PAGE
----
He’s come up with a fairly straightforward way to have your IoT device connect to whichever web page you want, without having to recompile every once in a while. Hopefully, this will lead to better security for your IoT devices. Take a look at some previous work in this area.

A New Way To Remote Terminal

Thanks to the wonders of the internet, collaborating with others across great distances has become pretty simple. It’s easy now to share computer desktops over a network connection, and even take control of another person’s computer if the need arises. But these graphical tools are often overkill, especially if all we really need is to share a terminal session with someone else over a network.

A new project from [Elis] allows just that: to share an active terminal session over a web browser for anyone else to view. The browser accesses a “secret” URL which grants access to the terminal via a tunnel which is able to live stream the entire session. The server end takes care of all of the work of generating this URL, and it is encrypted with TLS and HTTPS. It also allows for remote control as well as viewing, so it is exceptionally well-featured for being simple and easy to run.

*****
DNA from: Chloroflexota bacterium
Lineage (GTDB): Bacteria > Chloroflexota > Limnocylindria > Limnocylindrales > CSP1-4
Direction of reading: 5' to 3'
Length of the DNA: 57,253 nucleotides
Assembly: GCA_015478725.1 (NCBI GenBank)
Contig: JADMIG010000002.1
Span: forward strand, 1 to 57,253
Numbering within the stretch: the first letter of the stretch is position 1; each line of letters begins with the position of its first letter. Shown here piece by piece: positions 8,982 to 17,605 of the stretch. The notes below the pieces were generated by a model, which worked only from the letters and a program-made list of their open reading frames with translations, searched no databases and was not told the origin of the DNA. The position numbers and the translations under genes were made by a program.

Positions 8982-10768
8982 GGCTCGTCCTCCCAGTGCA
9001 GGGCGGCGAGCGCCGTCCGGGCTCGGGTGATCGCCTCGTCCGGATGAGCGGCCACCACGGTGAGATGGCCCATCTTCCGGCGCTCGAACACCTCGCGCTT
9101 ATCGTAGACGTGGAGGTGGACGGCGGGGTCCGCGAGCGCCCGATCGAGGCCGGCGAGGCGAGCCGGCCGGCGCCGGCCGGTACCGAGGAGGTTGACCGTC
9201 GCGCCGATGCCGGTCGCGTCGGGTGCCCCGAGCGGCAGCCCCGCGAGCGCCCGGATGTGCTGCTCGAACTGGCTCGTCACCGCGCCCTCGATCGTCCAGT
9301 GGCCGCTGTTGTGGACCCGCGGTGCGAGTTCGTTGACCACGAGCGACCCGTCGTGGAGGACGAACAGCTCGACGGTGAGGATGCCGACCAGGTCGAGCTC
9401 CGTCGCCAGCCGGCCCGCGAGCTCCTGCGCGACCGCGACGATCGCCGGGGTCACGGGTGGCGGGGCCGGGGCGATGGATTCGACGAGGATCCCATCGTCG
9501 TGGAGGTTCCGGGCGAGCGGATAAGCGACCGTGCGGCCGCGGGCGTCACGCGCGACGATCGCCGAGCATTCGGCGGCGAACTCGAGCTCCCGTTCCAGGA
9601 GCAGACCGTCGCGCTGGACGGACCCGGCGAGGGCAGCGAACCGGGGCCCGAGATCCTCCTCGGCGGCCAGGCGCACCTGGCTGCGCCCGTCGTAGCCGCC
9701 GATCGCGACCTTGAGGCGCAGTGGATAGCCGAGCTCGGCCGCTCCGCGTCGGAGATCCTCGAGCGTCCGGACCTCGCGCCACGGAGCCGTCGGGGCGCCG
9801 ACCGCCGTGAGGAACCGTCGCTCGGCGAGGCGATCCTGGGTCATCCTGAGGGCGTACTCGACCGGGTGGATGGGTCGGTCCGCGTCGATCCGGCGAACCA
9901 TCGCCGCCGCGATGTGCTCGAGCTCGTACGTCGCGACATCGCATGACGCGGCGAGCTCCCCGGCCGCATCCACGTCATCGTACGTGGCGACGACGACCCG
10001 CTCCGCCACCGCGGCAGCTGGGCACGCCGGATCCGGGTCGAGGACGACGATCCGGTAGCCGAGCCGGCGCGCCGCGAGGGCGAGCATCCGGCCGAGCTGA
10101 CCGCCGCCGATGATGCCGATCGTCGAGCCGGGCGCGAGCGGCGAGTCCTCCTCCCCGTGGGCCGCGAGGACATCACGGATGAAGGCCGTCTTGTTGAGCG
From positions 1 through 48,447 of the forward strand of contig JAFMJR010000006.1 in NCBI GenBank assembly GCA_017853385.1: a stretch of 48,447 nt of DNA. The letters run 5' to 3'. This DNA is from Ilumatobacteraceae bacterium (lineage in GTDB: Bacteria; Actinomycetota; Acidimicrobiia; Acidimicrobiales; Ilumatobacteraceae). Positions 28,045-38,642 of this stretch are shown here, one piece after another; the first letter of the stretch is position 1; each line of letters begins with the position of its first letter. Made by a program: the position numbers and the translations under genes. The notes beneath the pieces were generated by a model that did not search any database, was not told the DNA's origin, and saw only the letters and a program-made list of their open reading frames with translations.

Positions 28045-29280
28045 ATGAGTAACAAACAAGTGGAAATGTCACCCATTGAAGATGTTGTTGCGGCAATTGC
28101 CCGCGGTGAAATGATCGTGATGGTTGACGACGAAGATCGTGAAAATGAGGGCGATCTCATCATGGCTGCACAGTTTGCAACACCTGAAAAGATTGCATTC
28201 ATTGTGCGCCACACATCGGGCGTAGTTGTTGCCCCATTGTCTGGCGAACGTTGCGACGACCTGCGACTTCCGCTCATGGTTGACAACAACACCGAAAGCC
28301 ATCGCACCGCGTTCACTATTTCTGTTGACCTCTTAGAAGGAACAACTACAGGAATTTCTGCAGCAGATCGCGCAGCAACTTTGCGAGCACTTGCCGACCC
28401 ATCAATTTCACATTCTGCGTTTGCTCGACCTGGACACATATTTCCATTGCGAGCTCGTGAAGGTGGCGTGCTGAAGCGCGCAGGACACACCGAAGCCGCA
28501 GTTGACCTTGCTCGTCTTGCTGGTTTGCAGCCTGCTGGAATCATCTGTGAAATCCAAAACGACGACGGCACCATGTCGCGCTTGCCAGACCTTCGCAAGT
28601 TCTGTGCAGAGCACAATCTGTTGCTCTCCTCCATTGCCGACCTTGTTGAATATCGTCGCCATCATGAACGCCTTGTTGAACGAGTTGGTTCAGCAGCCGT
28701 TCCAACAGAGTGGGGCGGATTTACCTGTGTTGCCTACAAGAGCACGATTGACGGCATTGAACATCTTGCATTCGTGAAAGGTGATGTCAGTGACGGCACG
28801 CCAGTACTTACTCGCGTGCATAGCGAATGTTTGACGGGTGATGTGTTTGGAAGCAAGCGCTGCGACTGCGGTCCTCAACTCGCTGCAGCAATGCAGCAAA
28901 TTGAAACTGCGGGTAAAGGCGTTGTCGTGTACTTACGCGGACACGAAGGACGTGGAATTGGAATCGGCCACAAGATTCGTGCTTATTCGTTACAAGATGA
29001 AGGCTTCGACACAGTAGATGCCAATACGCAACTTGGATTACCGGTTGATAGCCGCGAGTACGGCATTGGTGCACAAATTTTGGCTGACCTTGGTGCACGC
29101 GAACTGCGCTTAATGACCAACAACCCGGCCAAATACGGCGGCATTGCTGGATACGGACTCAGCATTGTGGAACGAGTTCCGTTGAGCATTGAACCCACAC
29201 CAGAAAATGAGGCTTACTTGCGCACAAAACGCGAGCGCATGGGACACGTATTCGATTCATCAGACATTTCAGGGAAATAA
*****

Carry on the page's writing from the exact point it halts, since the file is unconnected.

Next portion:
To run this software only a binary is needed, but [Elis] has also made the source code available. Currently he finds it a much more convenient way of administering his Raspberry Pi, but we can see a lot of use for this beyond the occasional headless server. Certainly this makes remote administration easy, but could be used collaboratively among a large group of people as well.

Building A Simple Python API For Internet Of Things Gadgets